Please note: If you have an autoimmune disorder or take immunosuppressive drugs, we advise avoiding echinacea or consulting your health professional first.
With cold and flu season raging this winter, it’s wise to explore the natural cold remedies that Mother Nature provides for fighting illness. Grown on the Eminence Certified Organic Farm, the echinacea flower is not only considered one of our best natural remedies for flu and cold, but it also attacks inflammation and bacteria and protects the skin. This colorful daisy-shaped bloom, used for over 4000 years in herbal medicine, could help you in ways you haven’t even considered. (SFGate) Here are five amazing echinacea benefits you need to know about right now:
Fights off colds
According to the University of Colorado Extension Service, “echinacea may decrease the length and severity of your next cold”, and who doesn’t want that? (SFGate). However, it’s crucial to get the timing right – if you feel the sniffles coming on, you want to act now. Dr. Chris D’Adamo, assistant professor at the University of Maryland School of Medicine, advises, “It may help treat a cold but you have to get it at the very first sign. Once you’re full on in it with congestion and feeling terrible, it’s unlikely to do anything.” (The Cut)
Helps your immune system
How does echinacea help stave off that energy-draining bout of cold or flu? The University of Maryland School of Medicine says that parts of the echinacea plant contain polysaccharides, which stimulate the immune system. Although the herb is generally safe, its boost to the immune system may not be right for everyone. People who have autoimmune disorders, and suffer from overactive immune systems that attack their own body, should avoid taking echinacea.
Echinacea doesn’t just do battle with viruses, it might also destroy bacteria. A medical study discovered that the herb appears to stop the bacteria that cause pneumonia and strep throat. (SF Gate) This means that echinacea may not only prevent cases of cold and flu, it might block them from worsening into even more serious illnesses.
Protects the skin
Throughout thousands of years of traditional herbal medicine, echinacea has been used to protect the skin from abuse by the elements. Applied topically, the herb is known as a remedy for various skin conditions. In fact, we use it as a key ingredient in Eminence Organics Echinacea Recovery Cream. Using echinacea carefully cultivated on organic farms and blended with yarrow and evening primrose oil, our Echinacea Recovery Cream reduces the visible signs of aging and soothes dry, irritated skin.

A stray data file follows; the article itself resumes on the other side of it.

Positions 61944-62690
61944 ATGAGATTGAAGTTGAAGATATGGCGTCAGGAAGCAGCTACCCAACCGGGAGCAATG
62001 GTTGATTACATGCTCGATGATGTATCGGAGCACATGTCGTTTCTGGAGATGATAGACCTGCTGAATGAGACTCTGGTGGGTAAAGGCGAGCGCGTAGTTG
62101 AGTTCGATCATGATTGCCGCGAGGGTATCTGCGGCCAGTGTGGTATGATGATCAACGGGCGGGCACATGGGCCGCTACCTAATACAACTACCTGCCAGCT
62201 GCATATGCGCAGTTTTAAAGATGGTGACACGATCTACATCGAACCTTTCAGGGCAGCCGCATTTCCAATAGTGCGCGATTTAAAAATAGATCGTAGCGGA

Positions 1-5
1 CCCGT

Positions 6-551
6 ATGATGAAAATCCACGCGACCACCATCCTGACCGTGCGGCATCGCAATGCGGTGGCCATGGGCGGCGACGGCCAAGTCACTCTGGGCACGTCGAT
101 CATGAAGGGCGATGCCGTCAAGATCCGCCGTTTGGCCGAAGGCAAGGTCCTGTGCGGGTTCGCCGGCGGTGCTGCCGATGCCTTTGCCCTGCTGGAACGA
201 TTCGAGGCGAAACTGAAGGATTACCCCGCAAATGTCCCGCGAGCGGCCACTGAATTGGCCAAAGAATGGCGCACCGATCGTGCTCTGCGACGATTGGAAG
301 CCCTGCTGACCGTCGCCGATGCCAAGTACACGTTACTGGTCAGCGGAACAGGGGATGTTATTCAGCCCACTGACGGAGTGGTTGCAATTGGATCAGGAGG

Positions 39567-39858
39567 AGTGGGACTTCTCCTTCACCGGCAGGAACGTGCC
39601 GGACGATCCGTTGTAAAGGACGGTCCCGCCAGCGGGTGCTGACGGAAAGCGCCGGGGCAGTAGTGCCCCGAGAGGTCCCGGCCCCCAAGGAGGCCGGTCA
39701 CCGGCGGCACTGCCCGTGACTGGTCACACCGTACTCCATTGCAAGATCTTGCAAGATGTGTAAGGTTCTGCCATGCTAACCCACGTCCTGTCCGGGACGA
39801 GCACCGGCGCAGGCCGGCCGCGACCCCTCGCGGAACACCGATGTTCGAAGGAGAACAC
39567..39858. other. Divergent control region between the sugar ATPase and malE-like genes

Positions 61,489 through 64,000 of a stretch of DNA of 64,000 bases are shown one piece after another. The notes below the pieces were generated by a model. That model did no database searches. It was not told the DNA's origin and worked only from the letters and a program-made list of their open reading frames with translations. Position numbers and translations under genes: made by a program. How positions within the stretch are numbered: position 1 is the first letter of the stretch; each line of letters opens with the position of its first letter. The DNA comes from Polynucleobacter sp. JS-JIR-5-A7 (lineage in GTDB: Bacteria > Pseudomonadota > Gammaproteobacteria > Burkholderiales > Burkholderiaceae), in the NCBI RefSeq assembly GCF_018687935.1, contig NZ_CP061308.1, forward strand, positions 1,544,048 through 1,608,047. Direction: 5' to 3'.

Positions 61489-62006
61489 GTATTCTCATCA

One reason why echinacea is so effective in protecting the skin is its apparent ability to reduce inflammation. This herbal ingredient cools down skin inflammation, says registered dietitian and nutritionist Amy Shapiro. If your skin is irritated by eczema, psoriasis or even a bug bite, a dose of echinacea eases the irritation. In the same way, general pain caused by inflammation – from headaches to sore throats – may be soothed by taking echinacea.
In Hungary, we call echinacea “God’s Gift”, and we traditionally brew a pot of echinacea tea to ward off colds, flus and flareups on the skin. Here’s a comforting recipe of echinacea tea with plenty of honey and lemon to boost the immune system this season. As noted above, if you suffer from an autoimmune disorder, avoid taking echinacea or consult with your doctor before doing so.
Homemade Echinacea Tea Recipe
2 cups boiling water
1 teaspoon organic dried echinacea
1 organic lemon
1 teaspoon organic honey
Pour boiling water over the dried echinacea and let it steep for 15 minutes. Strain out the herb, then squeeze in the juice of one lemon and add stir in the honey. Drink and enjoy all the benefits of echinacea!
Find out more about the echinacea we cultivate, as well as other plants grown and harvested on the Eminence Certified Organic Farm. Do you have your own natural remedies for flu and cold that you swear by? Let us know in the comments below or tell us about them on social media at Facebook | Instagram | Twitter | Pinterest | LinkedIn | YouTube | G+.